Monday, April 10, 2006

Inflation & Central Bank concerns

Excellent article relaying comments made by Chicago Fed President Michael Moskow regarding Inflation and Central Bank Concerns.

The United States faces a risk that Asian central banks which are still hungry for U.S. assets will one day reach their limit and reinvest at home, Chicago Federal Reserve President Michael Moskow said Thursday.

For now, the U.S. economic outlook looks good, although inflation expectations bear watching, Moskow said in a question-and-answer session after a speech to the European Economics and Finance Seminar.

He said the Fed stands ready to act if necessary but that at the moment core U.S. inflation remains under control.

"We want to be very careful that inflation expectations do not increase," he said, terming price stability a "prerequisite to maximum sustainable growth."

Moskow's comments on inflation and the dangers of the big U.S. current account deficit roiled stock markets and triggered selling in U.S. Treasury debt markets.

The Fed's 7th District president, who is not a voting member of the rate-setting Federal Open Market Committee under this year's rotation, devoted much of his speech to long-term problems posed by the record U.S. current account gap.

In 2005, the shortfall in the U.S. current account -- the broadest measure of trade with the rest of the world -- reached $805 billion, or 6.4 percent of gross domestic product, a level some economists view as unsustainable.

"An economy the size of the United States cannot run large current account deficits indefinitely," Moskow said.

Eventually countries investing in the United States, such as China, Japan, developing East Asian nations and major oil exporters, "will reach their desired allocations of U.S. assets," he said.

"They're going to want to bring back and invest in their own countries," Moskow said, adding that the timing and pace of such a trend was hard to estimate.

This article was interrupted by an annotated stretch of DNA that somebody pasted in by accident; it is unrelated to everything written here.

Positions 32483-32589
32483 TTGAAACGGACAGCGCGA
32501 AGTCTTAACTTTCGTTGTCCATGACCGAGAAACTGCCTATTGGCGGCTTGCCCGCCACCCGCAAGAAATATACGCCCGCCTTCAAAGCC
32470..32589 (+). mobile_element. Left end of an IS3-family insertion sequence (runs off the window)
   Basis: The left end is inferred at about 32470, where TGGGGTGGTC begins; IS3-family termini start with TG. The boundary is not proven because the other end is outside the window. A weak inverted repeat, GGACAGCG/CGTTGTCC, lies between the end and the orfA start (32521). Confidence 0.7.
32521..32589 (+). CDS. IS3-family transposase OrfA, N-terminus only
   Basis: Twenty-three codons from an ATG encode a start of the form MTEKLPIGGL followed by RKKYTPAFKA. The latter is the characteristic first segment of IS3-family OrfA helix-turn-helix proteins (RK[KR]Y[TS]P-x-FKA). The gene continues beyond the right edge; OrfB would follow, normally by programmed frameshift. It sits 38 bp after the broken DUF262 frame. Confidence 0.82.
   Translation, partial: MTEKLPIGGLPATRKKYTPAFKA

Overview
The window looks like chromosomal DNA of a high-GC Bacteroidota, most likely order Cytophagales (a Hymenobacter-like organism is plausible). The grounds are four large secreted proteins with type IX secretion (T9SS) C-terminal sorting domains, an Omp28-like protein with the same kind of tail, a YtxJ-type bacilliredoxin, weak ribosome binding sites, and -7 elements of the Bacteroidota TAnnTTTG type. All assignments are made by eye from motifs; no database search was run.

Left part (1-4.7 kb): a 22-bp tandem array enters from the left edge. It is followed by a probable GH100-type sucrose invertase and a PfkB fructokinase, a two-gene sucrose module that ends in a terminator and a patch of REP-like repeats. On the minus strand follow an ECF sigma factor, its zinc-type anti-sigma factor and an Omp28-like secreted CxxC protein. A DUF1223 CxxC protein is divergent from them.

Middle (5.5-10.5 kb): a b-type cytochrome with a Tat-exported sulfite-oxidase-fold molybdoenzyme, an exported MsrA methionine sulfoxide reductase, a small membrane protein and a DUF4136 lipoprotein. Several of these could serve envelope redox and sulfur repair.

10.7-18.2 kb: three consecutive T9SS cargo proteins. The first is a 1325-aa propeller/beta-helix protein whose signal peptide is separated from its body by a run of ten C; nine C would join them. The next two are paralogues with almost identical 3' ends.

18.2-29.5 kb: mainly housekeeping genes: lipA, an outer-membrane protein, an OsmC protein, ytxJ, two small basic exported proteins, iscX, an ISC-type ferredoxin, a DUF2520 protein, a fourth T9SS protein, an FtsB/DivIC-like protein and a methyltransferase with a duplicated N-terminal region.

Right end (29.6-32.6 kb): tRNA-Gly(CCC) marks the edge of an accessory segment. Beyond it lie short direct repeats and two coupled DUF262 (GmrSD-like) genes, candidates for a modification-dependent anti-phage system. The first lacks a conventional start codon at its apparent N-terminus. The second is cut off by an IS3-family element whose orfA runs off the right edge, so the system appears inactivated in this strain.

Traders, who periodically fret about a messy unraveling of the current account gap that might send long-term U.S. interest rates soaring and trigger a steep fall in the dollar, keyed off this remark.

"He said at some point Asians will bring funds home, which wasn't very helpful ... One response may be the Fed having to raise interest rates to keep the dollar from collapsing as a result," said Michael Panzner, head of sales trading at Rabo Securities in New York.

A gradual contraction in the current account gap, which Moskow and many other Fed officials judged the most likely scenario, "probably would not have a major impact on U.S. price pressures or growth," he said, but added:

"There is the possibility, however remote, that current account imbalances could unwind in a more disruptive way."

Variables such as the current account deficit, the dollar or asset prices should not be targets of Fed policy, he said.

For now, Moskow said U.S. growth was self-sustaining, recent economic indicators were favorable and growth "rebounding smartly" from a weak fourth quarter.

On the eve of Friday's key U.S. March payrolls report, Moskow said it was tough to know how low the unemployment level could go without stirring inflation pressures, a reference to the non-accelerating inflation rate of unemployment, or NAIRU.

In the past a U.S. jobless rate of 5 percent has been associated with full employment, the level below which inflationary pressures can build. The rate has been below 5 percent for three months and March is forecast at 4.8 percent.

Moskow said a probable slowdown in U.S. housing markets "should be an important factor in bringing growth back to potential" as the Fed has forecast for 2006 and 2007.

But if housing remained solid "this would heighten the risk of above-trend GDP growth" and could be inflationary, he said.

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